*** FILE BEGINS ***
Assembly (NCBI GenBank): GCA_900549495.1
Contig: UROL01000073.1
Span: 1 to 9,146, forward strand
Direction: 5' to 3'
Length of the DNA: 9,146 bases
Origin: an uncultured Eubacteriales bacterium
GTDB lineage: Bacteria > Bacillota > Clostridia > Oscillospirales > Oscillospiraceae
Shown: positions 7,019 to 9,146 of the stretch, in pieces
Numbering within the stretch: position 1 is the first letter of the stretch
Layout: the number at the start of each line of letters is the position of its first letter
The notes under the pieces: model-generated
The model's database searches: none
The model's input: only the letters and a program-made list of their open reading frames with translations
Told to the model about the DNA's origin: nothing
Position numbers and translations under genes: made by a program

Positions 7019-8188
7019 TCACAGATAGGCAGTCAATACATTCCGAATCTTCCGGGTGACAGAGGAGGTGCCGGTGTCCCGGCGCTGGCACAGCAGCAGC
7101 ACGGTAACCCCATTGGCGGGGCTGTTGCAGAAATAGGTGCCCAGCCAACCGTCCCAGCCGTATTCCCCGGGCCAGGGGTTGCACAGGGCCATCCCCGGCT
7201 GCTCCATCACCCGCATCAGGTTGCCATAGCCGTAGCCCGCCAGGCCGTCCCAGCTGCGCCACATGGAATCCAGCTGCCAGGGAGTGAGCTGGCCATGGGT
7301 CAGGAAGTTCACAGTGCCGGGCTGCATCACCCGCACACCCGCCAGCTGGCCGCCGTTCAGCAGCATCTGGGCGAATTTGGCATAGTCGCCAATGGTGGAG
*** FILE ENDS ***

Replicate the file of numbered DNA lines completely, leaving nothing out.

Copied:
Assembly (NCBI GenBank): GCA_900549495.1
Contig: UROL01000073.1
Span: 1 to 9,146, forward strand
Direction: 5' to 3'
Length of the DNA: 9,146 bases
Origin: an uncultured Eubacteriales bacterium
GTDB lineage: Bacteria > Bacillota > Clostridia > Oscillospirales > Oscillospiraceae
Shown: positions 7,019 to 9,146 of the stretch, in pieces
Numbering within the stretch: position 1 is the first letter of the stretch
Layout: the number at the start of each line of letters is the position of its first letter
The notes under the pieces: model-generated
The model's database searches: none
The model's input: only the letters and a program-made list of their open reading frames with translations
Told to the model about the DNA's origin: nothing
Position numbers and translations under genes: made by a program

Positions 7019-8188
7019 TCACAGATAGGCAGTCAATACATTCCGAATCTTCCGGGTGACAGAGGAGGTGCCGGTGTCCCGGCGCTGGCACAGCAGCAGC
7101 ACGGTAACCCCATTGGCGGGGCTGTTGCAGAAATAGGTGCCCAGCCAACCGTCCCAGCCGTATTCCCCGGGCCAGGGGTTGCACAGGGCCATCCCCGGCT
7201 GCTCCATCACCCGCATCAGGTTGCCATAGCCGTAGCCCGCCAGGCCGTCCCAGCTGCGCCACATGGAATCCAGCTGCCAGGGAGTGAGCTGGCCATGGGT
7301 CAGGAAGTTCACAGTGCCGGGCTGCATCACCCGCACACCCGCCAGCTGGCCGCCGTTCAGCAGCATCTGGGCGAATTTGGCATAGTCGCCAATGGTGGAG